I’ve been thinking a lot lately about faith, specifically about what a trial of faith might consist of. I don’t know that I’ve ever really had a trial of faith. I’ve experienced no great tragedy (knock on wood) and, while I’m excellent at self-sabotage and self-pity, I’ve had no real obstacles to overcome. My father has always been kind to me, so I’ve never had any trouble imagining a loving Heavenly Father who wants the best for us. I’ve never really had cause or need to question my faith in any significant sense. I worry that this has made me lazy.
First, let me be clear: I don’t want to fetishize trials or struggles with this post. As I’ve hopefully made clear through the years of blogging, I don’t particularly want to experience hardship; it looks like a lot of effort. Even that dumb joke trivializes the exquisite pain, suffering, doubt, sorrow, despair, loneliness, and wretched anger that many people (if not most people) must live through. Some don’t survive. I’ve no doubt that claims to have never really had to deal with anything hard are a form of humblebrag, but in my instance it surprises, humbles, and frightens me. I don’t imagine that I’ll escape something horrible; if I wanted to keep myself up nights it would be incredibly easy to imagine things happening to myself or, much, much worse, to my loved ones. If I wanted to inhabit that mind, I doubt I’d get out of bed in the morning. And yet, some people do.
So, with that caveat, I’ve been thinking a bit about what it really would mean to lose my faith. I wonder because I’m not a terribly good Mormon. So, arguably, I wouldn’t experience a huge life change if my faith faltered. I’m in Bavaria, so I’d probably try beer, and coffee is incredibly tempting, but other than that I don’t imagine my life changing all that much (let’s assume my family would be cool with it, for the sake of argument). So, if I am only so-so at commandment-keeping and general Mormonism, what does Mormonism give me? Why cling to it at all?
I think that what Mormonism gives me most is meaning. Understanding myself as a child of God, of a loving God, gives me a sense of the universe and the purpose of life that calms me and grants me a sort of bizarre serenity. As bad as things might get, I have the feeling that they will work out. There is a quote out there that I saw today on facebook from President Hinckley. He said, “In my ninety-plus years, I have learned a secret. I have learned that when good men and good women face challenges with optimism, things will always work out! Truly, things always work out! Despite how difficult circumstances may look at the moment, those who have faith and move forward with a happy spirit will find that things always work out.” (Don’t ask me the source; I found it on goodreads). This is nice and comforting, but I also wonder if, like I said above, it is making me spiritually lazy (to go along with the physical and emotional laziness). I’m like a welfare queen, relying on the good Lord to make up for my errors as I wend my witless way through life.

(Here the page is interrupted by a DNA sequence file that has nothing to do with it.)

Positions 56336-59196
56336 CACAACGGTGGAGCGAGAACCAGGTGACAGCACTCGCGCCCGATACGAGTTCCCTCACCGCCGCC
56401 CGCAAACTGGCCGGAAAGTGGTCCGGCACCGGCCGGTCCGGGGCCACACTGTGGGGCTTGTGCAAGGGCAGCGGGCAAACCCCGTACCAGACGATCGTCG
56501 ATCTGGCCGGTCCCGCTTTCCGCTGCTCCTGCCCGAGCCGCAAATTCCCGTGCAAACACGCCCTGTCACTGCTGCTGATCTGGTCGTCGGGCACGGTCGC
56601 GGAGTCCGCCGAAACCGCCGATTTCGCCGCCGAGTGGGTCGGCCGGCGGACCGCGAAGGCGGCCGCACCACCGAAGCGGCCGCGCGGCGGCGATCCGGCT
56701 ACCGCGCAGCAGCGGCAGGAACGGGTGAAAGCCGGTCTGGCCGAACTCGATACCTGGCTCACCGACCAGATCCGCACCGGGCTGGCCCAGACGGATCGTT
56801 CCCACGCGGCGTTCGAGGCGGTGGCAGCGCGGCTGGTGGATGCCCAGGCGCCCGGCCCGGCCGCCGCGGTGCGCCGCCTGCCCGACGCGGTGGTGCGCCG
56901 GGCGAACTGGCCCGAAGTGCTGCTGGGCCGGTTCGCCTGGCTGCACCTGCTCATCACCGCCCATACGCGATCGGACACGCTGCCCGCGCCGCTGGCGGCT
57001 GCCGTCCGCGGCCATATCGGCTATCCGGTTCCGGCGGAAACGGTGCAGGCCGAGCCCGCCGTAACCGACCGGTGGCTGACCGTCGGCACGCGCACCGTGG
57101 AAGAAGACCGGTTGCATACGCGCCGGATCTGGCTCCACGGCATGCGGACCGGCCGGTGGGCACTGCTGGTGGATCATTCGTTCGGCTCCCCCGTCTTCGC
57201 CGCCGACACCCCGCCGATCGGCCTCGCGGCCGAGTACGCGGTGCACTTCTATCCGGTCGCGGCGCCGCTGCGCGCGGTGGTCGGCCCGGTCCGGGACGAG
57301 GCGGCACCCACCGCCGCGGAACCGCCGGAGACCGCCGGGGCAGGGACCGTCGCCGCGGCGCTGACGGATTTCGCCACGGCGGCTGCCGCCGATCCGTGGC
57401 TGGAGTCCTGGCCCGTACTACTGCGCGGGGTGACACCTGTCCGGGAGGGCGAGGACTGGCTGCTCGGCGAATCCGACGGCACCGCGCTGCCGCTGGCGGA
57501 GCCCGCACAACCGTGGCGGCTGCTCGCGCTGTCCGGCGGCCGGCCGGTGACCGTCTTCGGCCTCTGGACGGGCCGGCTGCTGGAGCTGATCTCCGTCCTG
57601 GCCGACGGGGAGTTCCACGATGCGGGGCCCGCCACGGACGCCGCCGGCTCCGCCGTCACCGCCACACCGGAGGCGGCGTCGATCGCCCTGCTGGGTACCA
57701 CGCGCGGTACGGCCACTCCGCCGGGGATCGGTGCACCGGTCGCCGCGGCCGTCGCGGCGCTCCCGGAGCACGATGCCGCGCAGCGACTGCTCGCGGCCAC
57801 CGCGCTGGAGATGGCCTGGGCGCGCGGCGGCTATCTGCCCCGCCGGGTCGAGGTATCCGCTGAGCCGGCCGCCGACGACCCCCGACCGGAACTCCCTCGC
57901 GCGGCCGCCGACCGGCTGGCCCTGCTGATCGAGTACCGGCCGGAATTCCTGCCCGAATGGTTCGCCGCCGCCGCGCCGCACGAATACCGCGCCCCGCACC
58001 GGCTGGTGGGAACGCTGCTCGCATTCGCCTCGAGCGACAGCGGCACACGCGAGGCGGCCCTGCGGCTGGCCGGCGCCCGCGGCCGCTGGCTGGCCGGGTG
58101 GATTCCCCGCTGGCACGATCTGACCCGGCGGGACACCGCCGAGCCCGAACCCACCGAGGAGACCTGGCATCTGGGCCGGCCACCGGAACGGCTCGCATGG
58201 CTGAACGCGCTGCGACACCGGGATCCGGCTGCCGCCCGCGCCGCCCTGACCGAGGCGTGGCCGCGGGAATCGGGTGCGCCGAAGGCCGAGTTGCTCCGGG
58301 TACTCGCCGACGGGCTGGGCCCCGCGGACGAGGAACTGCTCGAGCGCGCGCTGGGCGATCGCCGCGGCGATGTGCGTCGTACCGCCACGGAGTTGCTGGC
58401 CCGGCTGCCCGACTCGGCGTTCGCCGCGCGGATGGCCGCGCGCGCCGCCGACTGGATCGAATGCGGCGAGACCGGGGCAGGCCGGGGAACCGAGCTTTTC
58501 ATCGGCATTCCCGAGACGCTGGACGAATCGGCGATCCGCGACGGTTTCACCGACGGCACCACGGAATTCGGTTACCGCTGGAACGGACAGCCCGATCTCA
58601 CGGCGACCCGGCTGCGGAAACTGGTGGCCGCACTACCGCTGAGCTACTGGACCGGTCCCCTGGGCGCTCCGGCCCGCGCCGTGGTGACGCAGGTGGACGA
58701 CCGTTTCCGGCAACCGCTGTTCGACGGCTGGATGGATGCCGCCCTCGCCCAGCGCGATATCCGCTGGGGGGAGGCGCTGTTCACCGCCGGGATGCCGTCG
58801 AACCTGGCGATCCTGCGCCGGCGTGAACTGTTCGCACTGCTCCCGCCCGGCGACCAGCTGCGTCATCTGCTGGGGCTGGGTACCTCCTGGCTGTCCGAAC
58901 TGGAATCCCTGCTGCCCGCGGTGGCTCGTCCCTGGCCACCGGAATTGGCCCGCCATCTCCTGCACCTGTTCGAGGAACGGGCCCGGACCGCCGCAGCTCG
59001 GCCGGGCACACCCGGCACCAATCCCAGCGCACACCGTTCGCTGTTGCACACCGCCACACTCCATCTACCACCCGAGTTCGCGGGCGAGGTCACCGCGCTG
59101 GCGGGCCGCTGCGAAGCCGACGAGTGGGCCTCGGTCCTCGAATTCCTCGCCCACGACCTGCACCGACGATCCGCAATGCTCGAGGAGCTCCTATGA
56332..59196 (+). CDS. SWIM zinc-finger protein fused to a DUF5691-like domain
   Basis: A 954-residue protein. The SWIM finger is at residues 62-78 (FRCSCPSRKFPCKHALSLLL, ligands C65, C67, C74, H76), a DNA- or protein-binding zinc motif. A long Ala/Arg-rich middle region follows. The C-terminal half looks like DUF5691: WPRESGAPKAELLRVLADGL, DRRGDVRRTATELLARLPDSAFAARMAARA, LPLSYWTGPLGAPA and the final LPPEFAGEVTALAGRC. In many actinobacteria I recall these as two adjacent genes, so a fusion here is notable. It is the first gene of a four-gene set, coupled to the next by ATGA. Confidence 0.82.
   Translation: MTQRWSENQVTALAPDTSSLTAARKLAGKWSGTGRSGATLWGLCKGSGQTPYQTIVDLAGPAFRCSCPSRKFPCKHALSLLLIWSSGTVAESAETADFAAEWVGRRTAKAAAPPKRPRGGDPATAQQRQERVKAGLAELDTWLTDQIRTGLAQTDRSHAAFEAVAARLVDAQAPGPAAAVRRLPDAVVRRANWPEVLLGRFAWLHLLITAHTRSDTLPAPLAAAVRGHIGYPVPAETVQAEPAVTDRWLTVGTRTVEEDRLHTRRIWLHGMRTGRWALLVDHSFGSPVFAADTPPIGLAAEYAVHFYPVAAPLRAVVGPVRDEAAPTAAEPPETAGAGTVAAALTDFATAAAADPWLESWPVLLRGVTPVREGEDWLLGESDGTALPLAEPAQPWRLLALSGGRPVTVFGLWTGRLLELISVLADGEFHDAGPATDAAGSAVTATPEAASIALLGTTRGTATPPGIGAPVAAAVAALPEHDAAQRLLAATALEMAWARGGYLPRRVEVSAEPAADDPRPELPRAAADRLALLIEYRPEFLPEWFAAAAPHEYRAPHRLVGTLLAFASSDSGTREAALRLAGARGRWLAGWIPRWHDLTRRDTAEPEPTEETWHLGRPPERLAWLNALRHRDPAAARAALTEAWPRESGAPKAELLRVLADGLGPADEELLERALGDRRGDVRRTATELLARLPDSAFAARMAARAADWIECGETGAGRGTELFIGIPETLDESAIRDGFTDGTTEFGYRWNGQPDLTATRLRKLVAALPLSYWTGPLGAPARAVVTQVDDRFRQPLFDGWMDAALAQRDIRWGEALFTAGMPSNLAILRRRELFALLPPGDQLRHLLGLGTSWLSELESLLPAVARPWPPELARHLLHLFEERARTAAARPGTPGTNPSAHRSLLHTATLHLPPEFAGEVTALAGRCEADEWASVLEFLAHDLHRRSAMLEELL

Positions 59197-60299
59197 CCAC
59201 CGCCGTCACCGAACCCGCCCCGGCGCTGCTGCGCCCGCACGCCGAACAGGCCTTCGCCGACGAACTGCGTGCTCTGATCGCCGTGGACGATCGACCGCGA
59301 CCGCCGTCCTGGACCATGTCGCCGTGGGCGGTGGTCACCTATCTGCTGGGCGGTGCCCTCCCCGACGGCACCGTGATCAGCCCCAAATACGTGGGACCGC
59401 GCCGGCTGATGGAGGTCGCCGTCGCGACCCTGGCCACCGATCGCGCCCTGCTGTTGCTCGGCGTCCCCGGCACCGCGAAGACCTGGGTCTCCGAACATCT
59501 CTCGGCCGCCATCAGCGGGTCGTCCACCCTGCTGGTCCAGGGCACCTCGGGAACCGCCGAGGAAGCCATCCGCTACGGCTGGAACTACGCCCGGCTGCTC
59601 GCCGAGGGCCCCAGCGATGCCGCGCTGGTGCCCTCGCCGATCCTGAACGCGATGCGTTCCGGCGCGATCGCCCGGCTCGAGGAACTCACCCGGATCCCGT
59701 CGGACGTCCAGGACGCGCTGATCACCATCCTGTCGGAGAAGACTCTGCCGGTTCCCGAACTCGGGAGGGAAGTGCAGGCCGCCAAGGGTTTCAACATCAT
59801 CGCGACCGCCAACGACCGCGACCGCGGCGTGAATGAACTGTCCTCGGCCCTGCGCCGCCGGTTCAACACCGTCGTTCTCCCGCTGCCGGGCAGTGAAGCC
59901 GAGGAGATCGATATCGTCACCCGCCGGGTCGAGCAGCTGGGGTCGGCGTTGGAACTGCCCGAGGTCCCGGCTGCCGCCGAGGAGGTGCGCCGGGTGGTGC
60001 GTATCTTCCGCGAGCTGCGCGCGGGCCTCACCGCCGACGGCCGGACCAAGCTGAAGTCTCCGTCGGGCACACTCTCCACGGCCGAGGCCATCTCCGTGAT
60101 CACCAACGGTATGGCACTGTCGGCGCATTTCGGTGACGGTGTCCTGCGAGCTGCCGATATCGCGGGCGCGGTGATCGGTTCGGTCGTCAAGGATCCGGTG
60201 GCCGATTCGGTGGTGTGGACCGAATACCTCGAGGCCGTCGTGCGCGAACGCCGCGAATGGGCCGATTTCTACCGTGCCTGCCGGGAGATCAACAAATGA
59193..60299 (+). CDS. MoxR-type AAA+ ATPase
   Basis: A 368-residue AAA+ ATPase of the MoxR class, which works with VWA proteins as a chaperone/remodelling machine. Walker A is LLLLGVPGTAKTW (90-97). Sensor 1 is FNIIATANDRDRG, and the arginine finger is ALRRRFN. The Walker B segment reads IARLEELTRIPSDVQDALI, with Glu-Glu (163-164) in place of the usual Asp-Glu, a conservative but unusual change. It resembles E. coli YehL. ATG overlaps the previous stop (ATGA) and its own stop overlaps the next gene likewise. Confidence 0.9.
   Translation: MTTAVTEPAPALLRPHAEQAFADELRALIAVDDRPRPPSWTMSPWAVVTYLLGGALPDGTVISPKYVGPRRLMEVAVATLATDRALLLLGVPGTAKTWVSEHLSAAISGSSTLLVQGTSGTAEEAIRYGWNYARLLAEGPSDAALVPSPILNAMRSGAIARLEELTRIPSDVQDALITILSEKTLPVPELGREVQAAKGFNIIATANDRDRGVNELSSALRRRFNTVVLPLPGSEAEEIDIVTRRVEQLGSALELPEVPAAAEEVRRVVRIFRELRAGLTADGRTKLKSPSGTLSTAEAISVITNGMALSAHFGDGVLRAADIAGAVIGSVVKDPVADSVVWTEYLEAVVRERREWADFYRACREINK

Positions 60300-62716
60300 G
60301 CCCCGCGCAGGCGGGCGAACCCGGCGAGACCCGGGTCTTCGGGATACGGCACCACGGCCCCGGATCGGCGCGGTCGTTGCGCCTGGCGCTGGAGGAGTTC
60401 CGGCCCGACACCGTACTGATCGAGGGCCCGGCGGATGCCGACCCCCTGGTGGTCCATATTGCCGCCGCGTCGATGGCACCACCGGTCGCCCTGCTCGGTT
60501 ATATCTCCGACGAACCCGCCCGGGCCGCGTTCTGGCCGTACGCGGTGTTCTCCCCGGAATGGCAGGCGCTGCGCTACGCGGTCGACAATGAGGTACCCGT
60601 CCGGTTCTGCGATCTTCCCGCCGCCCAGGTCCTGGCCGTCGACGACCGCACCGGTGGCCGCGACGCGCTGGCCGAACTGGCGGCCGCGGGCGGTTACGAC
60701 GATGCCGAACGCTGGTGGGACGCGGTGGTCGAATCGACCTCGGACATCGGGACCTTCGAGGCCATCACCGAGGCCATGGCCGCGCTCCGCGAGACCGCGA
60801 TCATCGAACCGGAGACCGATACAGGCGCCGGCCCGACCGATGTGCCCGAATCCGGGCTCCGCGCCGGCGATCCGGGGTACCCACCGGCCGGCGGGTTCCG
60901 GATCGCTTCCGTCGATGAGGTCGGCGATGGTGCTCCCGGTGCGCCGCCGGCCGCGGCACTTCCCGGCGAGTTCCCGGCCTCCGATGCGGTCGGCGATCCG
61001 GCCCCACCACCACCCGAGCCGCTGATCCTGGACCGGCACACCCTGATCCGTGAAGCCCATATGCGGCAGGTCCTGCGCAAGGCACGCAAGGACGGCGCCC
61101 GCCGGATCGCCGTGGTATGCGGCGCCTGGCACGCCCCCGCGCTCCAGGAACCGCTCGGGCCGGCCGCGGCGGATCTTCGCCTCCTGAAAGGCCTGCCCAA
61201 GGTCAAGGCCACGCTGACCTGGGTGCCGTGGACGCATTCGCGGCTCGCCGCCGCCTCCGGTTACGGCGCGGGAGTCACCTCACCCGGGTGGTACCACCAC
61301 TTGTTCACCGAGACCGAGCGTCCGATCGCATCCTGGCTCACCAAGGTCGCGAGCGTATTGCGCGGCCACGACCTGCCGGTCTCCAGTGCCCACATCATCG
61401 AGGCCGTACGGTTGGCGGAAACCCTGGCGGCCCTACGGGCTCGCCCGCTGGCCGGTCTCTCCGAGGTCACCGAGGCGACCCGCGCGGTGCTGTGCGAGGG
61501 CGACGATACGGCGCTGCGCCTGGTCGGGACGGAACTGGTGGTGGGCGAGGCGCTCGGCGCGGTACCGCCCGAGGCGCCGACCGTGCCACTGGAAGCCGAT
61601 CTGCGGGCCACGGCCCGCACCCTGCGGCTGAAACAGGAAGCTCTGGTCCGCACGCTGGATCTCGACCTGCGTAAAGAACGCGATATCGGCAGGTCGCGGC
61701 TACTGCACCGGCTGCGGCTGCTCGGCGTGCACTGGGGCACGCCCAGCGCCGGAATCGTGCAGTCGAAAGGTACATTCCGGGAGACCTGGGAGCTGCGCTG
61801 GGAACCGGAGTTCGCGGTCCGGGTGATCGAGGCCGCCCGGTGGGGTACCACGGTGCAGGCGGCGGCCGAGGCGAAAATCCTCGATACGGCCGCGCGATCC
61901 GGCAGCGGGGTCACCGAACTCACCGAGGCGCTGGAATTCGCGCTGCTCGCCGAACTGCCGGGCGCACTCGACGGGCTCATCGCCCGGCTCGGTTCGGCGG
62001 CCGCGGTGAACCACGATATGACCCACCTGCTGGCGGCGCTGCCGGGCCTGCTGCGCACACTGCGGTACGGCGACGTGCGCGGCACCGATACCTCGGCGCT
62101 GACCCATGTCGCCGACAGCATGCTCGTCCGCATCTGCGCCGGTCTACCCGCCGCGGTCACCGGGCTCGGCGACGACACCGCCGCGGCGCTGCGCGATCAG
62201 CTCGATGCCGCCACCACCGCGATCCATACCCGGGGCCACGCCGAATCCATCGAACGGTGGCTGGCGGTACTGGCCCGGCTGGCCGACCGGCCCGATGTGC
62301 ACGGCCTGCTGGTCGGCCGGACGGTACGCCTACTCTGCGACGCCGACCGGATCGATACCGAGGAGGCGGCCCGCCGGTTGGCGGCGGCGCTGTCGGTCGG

Perhaps what a trial of faith is meant to do is to rob you of this laziness. Not that you have to be lazy to get a trial (generally, as I understand it, you just win the trial lottery), but that we shouldn’t be this sort of lazy. An assurance that God will make everything work is a comfort, but when that comfort is gone, torn away by the combination of something horrible and prayers about it that go unanswered, we don’t stop living. Our lives go on when our faith does not. In this new-found void, we must make our own meaning.
I’ve always been impressed by those people who create their own meaning. Existentialists, whom I usually find too gratingly superior to really understand existence, at least have this right. We must determine what our lives mean; there is no-one, not even God, who can do that for us. The loss of faith puts this into stark perspective; when you realize that no-one will show up at the end to give you a gold star or a demerit for the work you did, then you must decide for yourself how hard you are going to try to live. Voltaire, at the end of Candide, encourages us all to tend our gardens, but isn’t that as nihilistic a pursuit as any other goal in that book? The person that we must ultimately satisfy is ourselves; I worry that, in our efforts to please God, we forget that we are not here to please him, but rather to become like him. Creating meaning from the unfashioned void, that is what God does.
Please don’t misunderstand me; I’m not saying that we shouldn’t praise the Lord, nor that we should just seek our own bliss. I just wonder what sort of faith we might have if we made having faith a conscious decision, not based in our memories of a happy home, tradition, upbringing, or any one of the hundred thousand earthly influences that lead us to choose one thing over another. What if the choice to believe was an act of agency, of will, in its way contrary to our earthly understanding, but a necessary step to becoming a being who can create organization, being, meaning, and joy from chaos and random chance? Do you think that the shift to becoming one with the Father could require us to endure all things as Christ did, including a moment or more of wondering why he has forsaken us? Hypocrite and faltering Saint that I am, I still wonder if I too might someday be counted worthy to suffer shame for His name. Lord, in those hypothetically dire straits, help Thou mine unbelief.